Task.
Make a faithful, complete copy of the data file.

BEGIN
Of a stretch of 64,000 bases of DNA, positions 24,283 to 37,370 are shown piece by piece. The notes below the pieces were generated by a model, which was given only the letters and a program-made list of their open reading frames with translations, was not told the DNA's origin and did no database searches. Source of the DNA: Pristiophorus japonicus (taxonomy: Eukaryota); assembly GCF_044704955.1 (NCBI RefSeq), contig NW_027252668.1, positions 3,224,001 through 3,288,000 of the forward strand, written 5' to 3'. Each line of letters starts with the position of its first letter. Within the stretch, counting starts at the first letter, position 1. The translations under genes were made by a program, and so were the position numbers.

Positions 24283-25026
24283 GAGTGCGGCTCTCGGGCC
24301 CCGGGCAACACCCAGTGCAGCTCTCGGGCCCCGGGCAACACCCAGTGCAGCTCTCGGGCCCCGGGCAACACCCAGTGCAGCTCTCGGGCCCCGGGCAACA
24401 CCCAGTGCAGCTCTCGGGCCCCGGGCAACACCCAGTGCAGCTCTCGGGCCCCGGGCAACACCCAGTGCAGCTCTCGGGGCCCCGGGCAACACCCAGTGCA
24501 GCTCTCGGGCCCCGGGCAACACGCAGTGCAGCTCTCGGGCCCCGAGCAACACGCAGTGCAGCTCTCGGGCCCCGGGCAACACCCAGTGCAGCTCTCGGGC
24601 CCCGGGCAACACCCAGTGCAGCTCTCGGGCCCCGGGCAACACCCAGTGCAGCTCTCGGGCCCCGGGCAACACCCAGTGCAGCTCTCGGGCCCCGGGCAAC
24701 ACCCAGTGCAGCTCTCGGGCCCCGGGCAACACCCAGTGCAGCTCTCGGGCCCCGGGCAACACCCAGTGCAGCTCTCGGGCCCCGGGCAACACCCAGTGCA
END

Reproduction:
Of a stretch of 64,000 bases of DNA, positions 24,283 to 37,370 are shown piece by piece. The notes below the pieces were generated by a model, which was given only the letters and a program-made list of their open reading frames with translations, was not told the DNA's origin and did no database searches. Source of the DNA: Pristiophorus japonicus (taxonomy: Eukaryota); assembly GCF_044704955.1 (NCBI RefSeq), contig NW_027252668.1, positions 3,224,001 through 3,288,000 of the forward strand, written 5' to 3'. Each line of letters starts with the position of its first letter. Within the stretch, counting starts at the first letter, position 1. The translations under genes were made by a program, and so were the position numbers.

Positions 24283-25026
24283 GAGTGCGGCTCTCGGGCC
24301 CCGGGCAACACCCAGTGCAGCTCTCGGGCCCCGGGCAACACCCAGTGCAGCTCTCGGGCCCCGGGCAACACCCAGTGCAGCTCTCGGGCCCCGGGCAACA
24401 CCCAGTGCAGCTCTCGGGCCCCGGGCAACACCCAGTGCAGCTCTCGGGCCCCGGGCAACACCCAGTGCAGCTCTCGGGGCCCCGGGCAACACCCAGTGCA
24501 GCTCTCGGGCCCCGGGCAACACGCAGTGCAGCTCTCGGGCCCCGAGCAACACGCAGTGCAGCTCTCGGGCCCCGGGCAACACCCAGTGCAGCTCTCGGGC
24601 CCCGGGCAACACCCAGTGCAGCTCTCGGGCCCCGGGCAACACCCAGTGCAGCTCTCGGGCCCCGGGCAACACCCAGTGCAGCTCTCGGGCCCCGGGCAAC
24701 ACCCAGTGCAGCTCTCGGGCCCCGGGCAACACCCAGTGCAGCTCTCGGGCCCCGGGCAACACCCAGTGCAGCTCTCGGGCCCCGGGCAACACCCAGTGCA